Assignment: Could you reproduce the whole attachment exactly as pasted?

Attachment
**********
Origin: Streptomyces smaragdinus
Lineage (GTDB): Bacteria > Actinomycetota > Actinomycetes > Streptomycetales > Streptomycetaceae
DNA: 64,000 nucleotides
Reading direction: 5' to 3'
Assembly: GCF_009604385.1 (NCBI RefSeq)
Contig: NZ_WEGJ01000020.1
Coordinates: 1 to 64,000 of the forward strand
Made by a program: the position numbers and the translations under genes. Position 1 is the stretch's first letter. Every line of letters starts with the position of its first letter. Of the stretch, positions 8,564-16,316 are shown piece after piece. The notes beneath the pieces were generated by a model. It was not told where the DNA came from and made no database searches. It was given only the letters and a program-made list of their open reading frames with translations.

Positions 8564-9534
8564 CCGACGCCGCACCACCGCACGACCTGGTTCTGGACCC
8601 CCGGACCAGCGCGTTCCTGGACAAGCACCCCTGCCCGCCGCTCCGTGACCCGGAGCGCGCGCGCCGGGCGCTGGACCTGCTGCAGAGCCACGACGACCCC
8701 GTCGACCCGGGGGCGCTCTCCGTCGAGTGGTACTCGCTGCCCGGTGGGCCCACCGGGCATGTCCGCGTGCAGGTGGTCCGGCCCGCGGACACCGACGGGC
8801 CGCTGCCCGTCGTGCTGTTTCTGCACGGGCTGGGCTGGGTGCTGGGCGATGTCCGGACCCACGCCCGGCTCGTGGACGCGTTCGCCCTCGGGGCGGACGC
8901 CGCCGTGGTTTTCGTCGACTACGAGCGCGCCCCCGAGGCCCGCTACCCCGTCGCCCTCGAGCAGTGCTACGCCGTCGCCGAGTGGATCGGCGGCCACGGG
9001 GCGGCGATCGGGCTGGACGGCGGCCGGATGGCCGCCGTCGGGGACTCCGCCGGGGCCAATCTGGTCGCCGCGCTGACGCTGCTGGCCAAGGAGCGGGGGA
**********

Origin: Streptomyces smaragdinus
Lineage (GTDB): Bacteria > Actinomycetota > Actinomycetes > Streptomycetales > Streptomycetaceae
DNA: 64,000 nucleotides
Reading direction: 5' to 3'
Assembly: GCF_009604385.1 (NCBI RefSeq)
Contig: NZ_WEGJ01000020.1
Coordinates: 1 to 64,000 of the forward strand
Made by a program: the position numbers and the translations under genes. Position 1 is the stretch's first letter. Every line of letters starts with the position of its first letter. Of the stretch, positions 8,564-16,316 are shown piece after piece. The notes beneath the pieces were generated by a model. It was not told where the DNA came from and made no database searches. It was given only the letters and a program-made list of their open reading frames with translations.

Positions 8564-9534
8564 CCGACGCCGCACCACCGCACGACCTGGTTCTGGACCC
8601 CCGGACCAGCGCGTTCCTGGACAAGCACCCCTGCCCGCCGCTCCGTGACCCGGAGCGCGCGCGCCGGGCGCTGGACCTGCTGCAGAGCCACGACGACCCC
8701 GTCGACCCGGGGGCGCTCTCCGTCGAGTGGTACTCGCTGCCCGGTGGGCCCACCGGGCATGTCCGCGTGCAGGTGGTCCGGCCCGCGGACACCGACGGGC
8801 CGCTGCCCGTCGTGCTGTTTCTGCACGGGCTGGGCTGGGTGCTGGGCGATGTCCGGACCCACGCCCGGCTCGTGGACGCGTTCGCCCTCGGGGCGGACGC
8901 CGCCGTGGTTTTCGTCGACTACGAGCGCGCCCCCGAGGCCCGCTACCCCGTCGCCCTCGAGCAGTGCTACGCCGTCGCCGAGTGGATCGGCGGCCACGGG
9001 GCGGCGATCGGGCTGGACGGCGGCCGGATGGCCGCCGTCGGGGACTCCGCCGGGGCCAATCTGGTCGCCGCGCTGACGCTGCTGGCCAAGGAGCGGGGGA